Hydraulic Oil Cleaning System Wins Top Award
Hydraulic oil cleaning system Europafilter (marketed by the UK’s Armada Marine Hydraulics) turned out winner of this year’s ‘Spirit of Innovation’ competition in the ‘Marine Equipment, Hydraulics and Materials’ category at Seaworks 2012.
The patented filter was the result of research embarked on in the early 1980’s by Norwegian innovator, Aegir Björnsson, who set the bar high indeed in a quest to invent a device that would make used oil as clean as or even cleaner than new oil. Evidently he succeeded as we shall see, but first how does it work?
Hydraulic Oil Impurity
Analysis of the content of impurities in hydraulic oil after running for some time in a system, usually reveals a large amount of particles smaller than 5 micron. More than 70% of these particles may be smaller than 1 micron; the reason being that such tiny particles pass through existing filters.
These particles, smaller than one micron, can be divided into two types: hard particles which cause wear in sliding surfaces or which may come from outside the system, and oxidation products coming from the hydraulic oil itself.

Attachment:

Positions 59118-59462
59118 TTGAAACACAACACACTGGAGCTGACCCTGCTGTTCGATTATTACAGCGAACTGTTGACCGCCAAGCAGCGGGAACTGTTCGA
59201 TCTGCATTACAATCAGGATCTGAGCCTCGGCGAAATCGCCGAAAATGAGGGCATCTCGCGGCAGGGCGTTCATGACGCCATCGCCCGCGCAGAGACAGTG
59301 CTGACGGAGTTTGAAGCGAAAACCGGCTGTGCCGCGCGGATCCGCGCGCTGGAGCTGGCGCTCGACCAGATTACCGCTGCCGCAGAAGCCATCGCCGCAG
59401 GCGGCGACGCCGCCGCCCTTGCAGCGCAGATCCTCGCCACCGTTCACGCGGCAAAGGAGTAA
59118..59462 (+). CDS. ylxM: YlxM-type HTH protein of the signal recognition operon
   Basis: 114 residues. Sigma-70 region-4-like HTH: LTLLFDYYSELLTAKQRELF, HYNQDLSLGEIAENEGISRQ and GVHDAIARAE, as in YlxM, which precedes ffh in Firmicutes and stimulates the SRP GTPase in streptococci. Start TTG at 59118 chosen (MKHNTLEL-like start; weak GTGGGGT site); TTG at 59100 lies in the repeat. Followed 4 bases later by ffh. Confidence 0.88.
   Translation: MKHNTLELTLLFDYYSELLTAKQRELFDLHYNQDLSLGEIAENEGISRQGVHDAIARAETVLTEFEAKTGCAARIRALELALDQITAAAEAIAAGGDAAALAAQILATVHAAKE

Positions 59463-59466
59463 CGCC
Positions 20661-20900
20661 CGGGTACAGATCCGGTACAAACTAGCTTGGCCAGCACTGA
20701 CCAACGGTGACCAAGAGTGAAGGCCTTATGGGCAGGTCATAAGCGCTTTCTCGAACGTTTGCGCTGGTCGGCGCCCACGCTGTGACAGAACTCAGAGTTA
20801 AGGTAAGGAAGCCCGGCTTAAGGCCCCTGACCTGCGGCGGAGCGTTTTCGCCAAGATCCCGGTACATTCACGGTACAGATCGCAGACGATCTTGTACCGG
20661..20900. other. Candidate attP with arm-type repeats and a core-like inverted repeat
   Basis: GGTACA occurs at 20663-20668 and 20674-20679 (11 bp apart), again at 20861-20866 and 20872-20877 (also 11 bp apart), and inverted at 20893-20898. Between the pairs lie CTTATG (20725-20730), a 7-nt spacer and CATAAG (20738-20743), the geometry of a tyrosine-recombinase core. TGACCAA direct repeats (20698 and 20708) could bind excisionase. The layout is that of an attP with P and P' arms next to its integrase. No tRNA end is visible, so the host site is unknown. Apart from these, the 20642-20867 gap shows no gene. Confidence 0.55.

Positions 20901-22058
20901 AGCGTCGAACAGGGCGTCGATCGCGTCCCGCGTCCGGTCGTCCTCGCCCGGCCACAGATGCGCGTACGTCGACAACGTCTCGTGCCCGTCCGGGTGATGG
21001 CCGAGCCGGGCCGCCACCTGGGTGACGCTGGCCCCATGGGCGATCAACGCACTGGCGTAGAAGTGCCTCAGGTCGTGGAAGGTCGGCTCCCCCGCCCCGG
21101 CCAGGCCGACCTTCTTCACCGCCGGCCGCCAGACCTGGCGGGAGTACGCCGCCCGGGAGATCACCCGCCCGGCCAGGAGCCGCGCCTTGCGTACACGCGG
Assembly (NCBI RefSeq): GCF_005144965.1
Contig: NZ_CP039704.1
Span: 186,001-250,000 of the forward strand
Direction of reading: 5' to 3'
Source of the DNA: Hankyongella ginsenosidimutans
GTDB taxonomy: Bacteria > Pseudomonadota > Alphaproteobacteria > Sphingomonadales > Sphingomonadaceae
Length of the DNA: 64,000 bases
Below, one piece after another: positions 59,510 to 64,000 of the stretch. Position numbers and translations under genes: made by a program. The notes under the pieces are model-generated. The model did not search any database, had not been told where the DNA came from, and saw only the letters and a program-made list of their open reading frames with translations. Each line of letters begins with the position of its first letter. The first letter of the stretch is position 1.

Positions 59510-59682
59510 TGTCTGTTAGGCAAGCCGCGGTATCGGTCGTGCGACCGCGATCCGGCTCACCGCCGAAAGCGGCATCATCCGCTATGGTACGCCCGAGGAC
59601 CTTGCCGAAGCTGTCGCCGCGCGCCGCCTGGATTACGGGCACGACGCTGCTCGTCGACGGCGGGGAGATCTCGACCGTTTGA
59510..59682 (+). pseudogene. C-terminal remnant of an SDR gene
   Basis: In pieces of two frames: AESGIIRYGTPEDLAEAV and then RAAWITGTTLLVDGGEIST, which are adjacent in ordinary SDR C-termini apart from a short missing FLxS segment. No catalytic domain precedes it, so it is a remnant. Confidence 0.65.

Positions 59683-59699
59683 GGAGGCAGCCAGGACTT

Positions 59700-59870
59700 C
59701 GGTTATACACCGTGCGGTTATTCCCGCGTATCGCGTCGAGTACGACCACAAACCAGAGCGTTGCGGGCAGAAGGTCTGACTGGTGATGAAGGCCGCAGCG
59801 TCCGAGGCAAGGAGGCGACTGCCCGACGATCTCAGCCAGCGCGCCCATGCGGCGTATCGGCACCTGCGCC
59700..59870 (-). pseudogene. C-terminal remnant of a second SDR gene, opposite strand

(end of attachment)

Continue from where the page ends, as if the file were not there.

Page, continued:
Unique Filter Element
Aegir Björnsson decided that the solution to this problem was to be found in the design of the filter unit, although other approaches had been taken, and in the mid-80’s he took out a patent on the special kind of filter element he had been working on.
In the prototype filter he wound a cellulose material around a cartridge with a special technique and then inserted it under pressure into an outer plastic patron, so that the fluid flowed axially in channels the same length as the unit. A deep filter was thus formed where the particles were successfully trapped along the direction of flow by capillary-type action.
The result, after further testing, was a filter element able to trap particles down to 0.1 micron with a very high capacity and which additionally removed water in all its forms.
MF Hardingen: Photo credit Harald Sætre Wiki CCL
Norwegian coastal ferry operators Tide ASA, who operate a fleet of eighty ships, were getting reports of noisy operation, overheated, bow-door hydraulics on its Norwegian coastal RoRo ferry MF Hardingen.
High oil working temperatures were found to be the cause of a build-up of varnish deposits in the hydraulic system, creating valve manoeuvring problems and interfering with the hydrostatic balance of the oil system.
A Europafilter unit connected to the oil reservoir successfully cleaned the contaminated oil, varnish deposits were removed, and the operating temperature was found to have reduced from 70C to 45C six days after installation; six weeks later it was down to 40C and the NAS value was 3. Problems solved.